The Consumer Financial Protection Bureau (CFPB) Tuesday made available the most recent annual report from its Ombudsman, the internal advocate of “a fair process between consumers, financial entities, and the CFPB.” Among the recommendations is increased clarity from the Bureau to companies under an active examination.

In Fiscal Year 2013 (ended September 30, 2013), the Ombudsman heard concerns from financial entities and their trade groups regarding CFPB’s supervisory examinations to include how a financial entity may elevate concerns about the examination and what may be expected during the examination lifecycle,  at the end of the onsite, and at the end of the entire examination.

The Ombudsman reviewed the CFPB’s examination processes to include the examination manual as well as templates used for correspondence with financial entities. The Ombudsman considered various perspectives by meeting with CFPB leaders, financial entities, outside attorneys, and trade groups, and shared possible recommendations to the CFPB to obtain feedback on them.

The Ombudsman provided recommendations to further standardize and clarify what a financial entity may expect in an examination. The Ombudsman recommended that the CFPB share how a financial entity may elevate concerns about the examination process by:

  • providing specific information on who composes the examination team through the Regional Director;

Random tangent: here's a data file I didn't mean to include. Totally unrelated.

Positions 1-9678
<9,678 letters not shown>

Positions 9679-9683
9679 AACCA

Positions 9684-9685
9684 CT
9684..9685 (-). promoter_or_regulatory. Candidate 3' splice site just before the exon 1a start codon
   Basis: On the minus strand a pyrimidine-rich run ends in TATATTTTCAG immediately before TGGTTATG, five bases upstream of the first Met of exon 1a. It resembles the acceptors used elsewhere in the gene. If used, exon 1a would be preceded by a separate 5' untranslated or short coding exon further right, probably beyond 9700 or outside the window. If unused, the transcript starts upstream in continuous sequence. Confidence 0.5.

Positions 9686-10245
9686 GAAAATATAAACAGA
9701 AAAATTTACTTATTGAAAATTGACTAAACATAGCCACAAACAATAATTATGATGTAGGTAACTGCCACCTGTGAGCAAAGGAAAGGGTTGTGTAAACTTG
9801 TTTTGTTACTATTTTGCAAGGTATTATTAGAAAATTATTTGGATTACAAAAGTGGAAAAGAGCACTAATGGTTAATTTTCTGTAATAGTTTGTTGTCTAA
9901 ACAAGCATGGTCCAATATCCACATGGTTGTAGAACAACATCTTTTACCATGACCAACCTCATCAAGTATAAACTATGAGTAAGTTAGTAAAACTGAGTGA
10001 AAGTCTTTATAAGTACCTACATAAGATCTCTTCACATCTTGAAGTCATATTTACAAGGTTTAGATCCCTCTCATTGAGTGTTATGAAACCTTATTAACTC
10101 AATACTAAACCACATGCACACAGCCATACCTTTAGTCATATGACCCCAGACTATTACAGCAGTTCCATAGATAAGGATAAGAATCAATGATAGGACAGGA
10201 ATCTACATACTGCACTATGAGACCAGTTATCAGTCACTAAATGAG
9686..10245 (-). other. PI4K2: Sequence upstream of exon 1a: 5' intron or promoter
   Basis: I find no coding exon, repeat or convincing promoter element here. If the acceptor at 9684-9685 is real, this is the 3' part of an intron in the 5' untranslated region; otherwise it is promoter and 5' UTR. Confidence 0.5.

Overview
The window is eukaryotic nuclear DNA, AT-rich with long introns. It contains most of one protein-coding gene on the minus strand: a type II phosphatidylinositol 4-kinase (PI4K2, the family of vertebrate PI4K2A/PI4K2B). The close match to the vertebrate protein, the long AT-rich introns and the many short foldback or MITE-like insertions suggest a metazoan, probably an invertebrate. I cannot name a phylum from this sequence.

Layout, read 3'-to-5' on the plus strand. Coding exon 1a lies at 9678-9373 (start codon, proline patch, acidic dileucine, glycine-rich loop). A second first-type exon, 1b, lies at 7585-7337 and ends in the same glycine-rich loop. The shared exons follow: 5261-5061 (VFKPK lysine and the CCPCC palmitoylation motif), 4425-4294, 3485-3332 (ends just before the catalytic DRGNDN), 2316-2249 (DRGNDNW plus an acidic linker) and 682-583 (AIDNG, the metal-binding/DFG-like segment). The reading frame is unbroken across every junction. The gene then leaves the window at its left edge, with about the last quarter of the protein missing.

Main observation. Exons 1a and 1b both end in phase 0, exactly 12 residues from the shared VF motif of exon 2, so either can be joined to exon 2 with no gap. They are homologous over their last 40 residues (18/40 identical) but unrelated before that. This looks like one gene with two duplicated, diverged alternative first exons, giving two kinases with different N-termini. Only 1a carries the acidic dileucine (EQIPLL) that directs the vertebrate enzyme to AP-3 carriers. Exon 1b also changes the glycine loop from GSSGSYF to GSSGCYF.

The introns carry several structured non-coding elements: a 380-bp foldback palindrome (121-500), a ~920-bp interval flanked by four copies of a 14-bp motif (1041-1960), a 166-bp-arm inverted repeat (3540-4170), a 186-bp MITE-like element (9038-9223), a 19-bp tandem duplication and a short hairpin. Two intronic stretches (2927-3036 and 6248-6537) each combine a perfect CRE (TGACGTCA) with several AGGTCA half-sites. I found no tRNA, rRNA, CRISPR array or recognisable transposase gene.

• supplementing the Information Request template (which provides the Examiner-In-Charge (EIC) point of contact for the Information Request and shares about interagency coordination) to mention the EIC as the point-of-contact to address any concern during the examination lifecycle such as data format, data scope, and follow-up information requests.

In addition, the Ombudsman recommended that the CFPB clarify what may be expected during the examination lifecycle by:

  • including citations to the examination manual in written communications to a financial entity, where relevant;
  • describing in the opening letter the document an entity may expect at the end of the examination process;
  • reaching back to inform the entity of the examination status at regular intervals after the conclusion of the onsite portion of the examination;
  • co-locating the appeals bulletin with the examination manual on

The report noted that this year the Ombudsman will be visiting a financial entity’s operations and shadowing a CFPB examination to further learn about the process and help it make additional recommendations.

The CFPB’s Ombudsman has already had an impact on examination procedures. In October, the Bureau announced that it would no longer be sending enforcement attorneys on examinations, a move that began with a suggestion from the Ombudsman.


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